The Lukin Center: Psychologists in the Upper West Side, Manhattan, NYC.
The Lukin Center for Psychotherapy has a new affiliate office in Manhattan at 151 W 86th Street, Suite 1-CE, NY, NY 10024
Our psychotherapy services include:
Cognitive Behavioral Therapy (CBT), Emotionally Focused Therapy (EFT), Couples Counseling, Neuropsychological Evaluations, Individual Treatment, and Adolescent services.
Our Licensed Psychologists work with our clients to fit their busy schedules. We also offer virtual appointments via a secure, HIPAA compliant software system.
We are open Monday to Saturday, 8AM to 9PM.
What's the closest subway station?
West 86th Street between Amsterdam and Columbus Avenues. Take either the B or C trains. (Orange line or Red line) from there it’s a block and a half walk.
Upper West Side, NYC Psychologist Spotlight: Dr. Chiaying Wei
What made you want to get into clinical psychology?I’ve always been interested in how the mind works and what makes people happy and unhappy. I wanted to get into a profession where I could help people live a more fulfilled life. I originally wanted to become a medical doctor, but then realized that I was more interested in people’s mental capacity to live a better life, and therefore, pursuing psychology made a lot of sense.
You see a wide range of patients and use "Socratic questioning," as well as mindfulness-based and interpersonal-oriented approaches. Can you explain what that means in layman's terms?
I think the first step in doing proper psychotherapy is to cultivate insight and have patients understand their patterns in terms of thoughts, behaviors, and actions. That’s the first step to help anyone make any changes that they want in life. The Socratic approach gives people the opportunity to examine what it is that they think they do. So that’s why I’m drawn to that approach.
Along the same lines, human beings are social animals and we interact with a lot of people and form a lot of relationships. And often those relationships dictate happiness and how we feel.
As for mindfulness, the majority of my work has to do with anxiety. Part of it is that these days, for both kids and adults, we face a lot of stress, so being mindful and having adequate skills to handle stress is extremely important.
I’m actually also pursuing certification as a yoga teacher. So I’m very interested in mindfulness and how it can cultivate insight.
An important area of your work is the integration of mental health and primary care to improve treatment access for anxiety and depression. Can you talk a bit about why this integration is so crucial?
Traditionally, if you look at insurance coverage, psychotherapy is considered under specialized services. Mental health has a different set of policies and coverage, but when you look at the prevalence of anxiety and depression --- they’re widespread.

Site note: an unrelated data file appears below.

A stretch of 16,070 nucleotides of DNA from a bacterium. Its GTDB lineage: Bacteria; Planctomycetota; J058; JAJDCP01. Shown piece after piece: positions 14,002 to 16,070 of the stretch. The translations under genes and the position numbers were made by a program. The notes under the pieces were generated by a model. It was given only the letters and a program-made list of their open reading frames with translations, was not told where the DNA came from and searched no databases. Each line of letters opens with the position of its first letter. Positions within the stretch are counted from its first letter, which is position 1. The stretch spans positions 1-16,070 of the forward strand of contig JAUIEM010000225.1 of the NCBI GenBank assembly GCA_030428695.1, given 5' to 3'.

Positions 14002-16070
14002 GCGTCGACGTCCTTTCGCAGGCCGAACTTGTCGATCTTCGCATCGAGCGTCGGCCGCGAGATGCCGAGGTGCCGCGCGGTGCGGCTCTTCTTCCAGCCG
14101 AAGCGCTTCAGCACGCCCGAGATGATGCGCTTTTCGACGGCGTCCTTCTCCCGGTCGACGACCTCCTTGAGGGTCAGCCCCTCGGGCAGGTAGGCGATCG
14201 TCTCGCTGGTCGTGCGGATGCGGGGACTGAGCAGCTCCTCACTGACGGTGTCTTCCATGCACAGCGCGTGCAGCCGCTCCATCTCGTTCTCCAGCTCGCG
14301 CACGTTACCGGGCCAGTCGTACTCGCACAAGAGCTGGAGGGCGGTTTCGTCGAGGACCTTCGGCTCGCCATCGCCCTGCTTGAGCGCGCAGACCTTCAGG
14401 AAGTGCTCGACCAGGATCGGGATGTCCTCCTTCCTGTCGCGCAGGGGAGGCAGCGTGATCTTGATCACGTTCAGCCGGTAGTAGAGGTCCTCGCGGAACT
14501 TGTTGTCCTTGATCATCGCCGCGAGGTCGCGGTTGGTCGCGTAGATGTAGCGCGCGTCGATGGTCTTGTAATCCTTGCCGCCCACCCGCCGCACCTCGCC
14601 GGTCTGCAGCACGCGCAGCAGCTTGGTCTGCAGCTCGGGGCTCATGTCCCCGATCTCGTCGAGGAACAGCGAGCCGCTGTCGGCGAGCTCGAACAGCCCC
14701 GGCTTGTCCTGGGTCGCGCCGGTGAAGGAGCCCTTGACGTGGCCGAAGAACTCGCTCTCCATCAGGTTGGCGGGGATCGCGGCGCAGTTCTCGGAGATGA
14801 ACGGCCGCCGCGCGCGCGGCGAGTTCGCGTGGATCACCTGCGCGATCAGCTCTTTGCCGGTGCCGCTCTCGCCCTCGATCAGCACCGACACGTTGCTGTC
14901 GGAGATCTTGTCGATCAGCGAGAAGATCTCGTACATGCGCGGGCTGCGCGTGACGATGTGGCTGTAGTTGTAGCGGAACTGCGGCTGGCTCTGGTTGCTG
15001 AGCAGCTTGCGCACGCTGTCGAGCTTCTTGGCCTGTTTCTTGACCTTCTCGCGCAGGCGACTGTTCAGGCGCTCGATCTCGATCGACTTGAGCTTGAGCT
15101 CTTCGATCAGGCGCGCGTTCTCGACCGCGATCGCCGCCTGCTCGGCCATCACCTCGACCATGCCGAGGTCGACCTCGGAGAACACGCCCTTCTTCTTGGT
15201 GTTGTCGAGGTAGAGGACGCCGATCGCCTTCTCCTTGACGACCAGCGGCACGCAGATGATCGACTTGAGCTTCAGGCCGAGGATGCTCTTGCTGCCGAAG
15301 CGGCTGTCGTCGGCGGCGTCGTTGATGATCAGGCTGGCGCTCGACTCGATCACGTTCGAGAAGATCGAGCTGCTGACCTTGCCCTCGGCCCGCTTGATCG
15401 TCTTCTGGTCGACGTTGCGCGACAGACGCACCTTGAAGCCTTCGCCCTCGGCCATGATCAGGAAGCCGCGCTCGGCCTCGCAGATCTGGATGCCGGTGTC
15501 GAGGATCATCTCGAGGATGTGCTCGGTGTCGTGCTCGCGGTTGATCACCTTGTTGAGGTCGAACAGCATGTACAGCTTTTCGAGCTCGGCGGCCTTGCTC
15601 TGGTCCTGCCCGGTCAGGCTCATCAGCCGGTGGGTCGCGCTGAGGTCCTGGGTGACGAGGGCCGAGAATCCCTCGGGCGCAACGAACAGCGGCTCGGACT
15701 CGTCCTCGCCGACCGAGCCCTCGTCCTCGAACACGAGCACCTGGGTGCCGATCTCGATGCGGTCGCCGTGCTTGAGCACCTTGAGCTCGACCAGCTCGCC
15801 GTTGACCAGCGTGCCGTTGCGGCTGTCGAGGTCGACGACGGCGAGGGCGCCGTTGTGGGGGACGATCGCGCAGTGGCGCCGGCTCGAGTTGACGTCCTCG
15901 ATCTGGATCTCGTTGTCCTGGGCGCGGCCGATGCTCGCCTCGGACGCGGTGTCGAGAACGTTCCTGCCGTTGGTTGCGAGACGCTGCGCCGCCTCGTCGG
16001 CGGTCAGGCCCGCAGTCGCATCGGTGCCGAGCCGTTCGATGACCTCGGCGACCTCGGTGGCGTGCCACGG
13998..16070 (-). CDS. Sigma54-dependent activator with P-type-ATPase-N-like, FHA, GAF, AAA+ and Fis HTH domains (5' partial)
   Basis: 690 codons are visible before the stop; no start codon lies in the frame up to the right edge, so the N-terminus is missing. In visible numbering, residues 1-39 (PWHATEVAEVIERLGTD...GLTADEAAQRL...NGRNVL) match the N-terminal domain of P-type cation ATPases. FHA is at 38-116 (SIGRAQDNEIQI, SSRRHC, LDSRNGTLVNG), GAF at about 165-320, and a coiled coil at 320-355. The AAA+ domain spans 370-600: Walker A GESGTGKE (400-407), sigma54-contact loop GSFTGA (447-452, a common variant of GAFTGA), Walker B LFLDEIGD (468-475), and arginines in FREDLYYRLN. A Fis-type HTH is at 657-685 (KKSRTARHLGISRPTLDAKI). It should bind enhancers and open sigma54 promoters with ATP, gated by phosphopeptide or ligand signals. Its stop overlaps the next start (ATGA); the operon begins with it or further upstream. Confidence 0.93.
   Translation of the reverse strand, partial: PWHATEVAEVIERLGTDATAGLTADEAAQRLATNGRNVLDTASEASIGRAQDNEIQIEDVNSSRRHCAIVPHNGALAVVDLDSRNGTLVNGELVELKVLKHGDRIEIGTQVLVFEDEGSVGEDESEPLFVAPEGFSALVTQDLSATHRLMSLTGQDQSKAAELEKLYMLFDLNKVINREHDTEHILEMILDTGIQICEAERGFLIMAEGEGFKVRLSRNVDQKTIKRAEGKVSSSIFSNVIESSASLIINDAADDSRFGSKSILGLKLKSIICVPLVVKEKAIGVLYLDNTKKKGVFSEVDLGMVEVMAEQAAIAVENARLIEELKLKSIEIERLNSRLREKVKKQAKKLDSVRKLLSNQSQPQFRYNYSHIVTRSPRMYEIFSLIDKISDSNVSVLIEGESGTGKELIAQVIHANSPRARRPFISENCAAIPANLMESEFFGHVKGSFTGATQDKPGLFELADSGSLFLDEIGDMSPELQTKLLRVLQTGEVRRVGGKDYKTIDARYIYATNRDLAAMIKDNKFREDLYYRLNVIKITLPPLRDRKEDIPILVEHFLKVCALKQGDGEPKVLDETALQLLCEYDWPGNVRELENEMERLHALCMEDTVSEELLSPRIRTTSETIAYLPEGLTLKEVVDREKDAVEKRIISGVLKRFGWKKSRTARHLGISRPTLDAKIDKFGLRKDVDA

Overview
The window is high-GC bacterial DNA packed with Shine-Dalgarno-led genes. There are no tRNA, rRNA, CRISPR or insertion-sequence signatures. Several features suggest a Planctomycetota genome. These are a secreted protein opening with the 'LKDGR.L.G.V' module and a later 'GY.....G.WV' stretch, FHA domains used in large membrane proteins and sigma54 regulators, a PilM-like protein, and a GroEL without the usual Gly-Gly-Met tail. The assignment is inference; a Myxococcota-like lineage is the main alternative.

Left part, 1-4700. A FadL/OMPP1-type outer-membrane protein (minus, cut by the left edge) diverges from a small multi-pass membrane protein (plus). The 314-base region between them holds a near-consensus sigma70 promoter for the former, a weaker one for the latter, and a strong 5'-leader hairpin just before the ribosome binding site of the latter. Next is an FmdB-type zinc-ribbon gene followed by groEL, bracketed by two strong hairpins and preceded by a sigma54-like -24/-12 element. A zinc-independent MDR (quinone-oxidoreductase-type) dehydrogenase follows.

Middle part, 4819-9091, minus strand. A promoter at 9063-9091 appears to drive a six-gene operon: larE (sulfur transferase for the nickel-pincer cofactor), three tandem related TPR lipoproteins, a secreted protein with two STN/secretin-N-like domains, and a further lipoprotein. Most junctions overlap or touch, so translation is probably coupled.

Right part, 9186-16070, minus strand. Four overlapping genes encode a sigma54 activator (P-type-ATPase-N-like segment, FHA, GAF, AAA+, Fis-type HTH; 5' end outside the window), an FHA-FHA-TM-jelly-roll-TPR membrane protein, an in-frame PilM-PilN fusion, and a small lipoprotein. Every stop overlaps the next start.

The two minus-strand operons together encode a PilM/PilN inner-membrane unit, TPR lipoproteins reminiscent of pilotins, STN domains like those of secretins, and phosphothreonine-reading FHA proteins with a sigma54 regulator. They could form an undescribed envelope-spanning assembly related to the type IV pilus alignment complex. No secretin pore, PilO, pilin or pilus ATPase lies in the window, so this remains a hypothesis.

It’s estimated that 10-25% of people will have anxiety or depression problems during their lifetime, but only very few of them get treatment, so we need more widely-available resources for people to get mental health services.
On the flip side, the primary care doctor is sort of the gatekeeper of the healthcare system.
So if the primary care providers can do some first-step screening and try to identify if someone is anxious or depressed and advise them on seeing a mental health specialist, or do some basic counseling or therapy within their capacity. I think that would widen the services available to people.
You've written more than a dozen peer-reviewed journal articles. Can you describe your research a bit for us?
My research has evolved quite a bit. Early on, it focused on CBT for childhood anxiety disorders and the importance of parenting.
During the next stage of my research, I found that many treatments are not widely available. NYC is a unique place where there are a lot of resources, but it’s not always easy to find a therapist.
That lead me to interest in “implementation and dissemination research” and figuring out how we can increase availability. The implementation of the treatment that works has a lot to do with our healthcare system, so at my current position at the New York City Department of Health and Mental Hygiene, my work has to do with access to care.
What drew you to the Lukin Center?
Dr. Paula Yanes and I were former colleagues at Columbia, and she introduced me to Dr. Lukin. The three of us came from a very similar training pipeline. We each have a strong belief in evidence-based treatment, and I think they are amazing people to work with. We have many shared beliefs and interests, and it’s a pleasure and privilege to work with them.
What’s one thing you would want a potential new patient to know about you and/or working with you?
Therapy is hard work. While we’re not looking for a magic pill, it can be a very rewarding process. Through practice and effort we’re able to produce very gratifying fruits.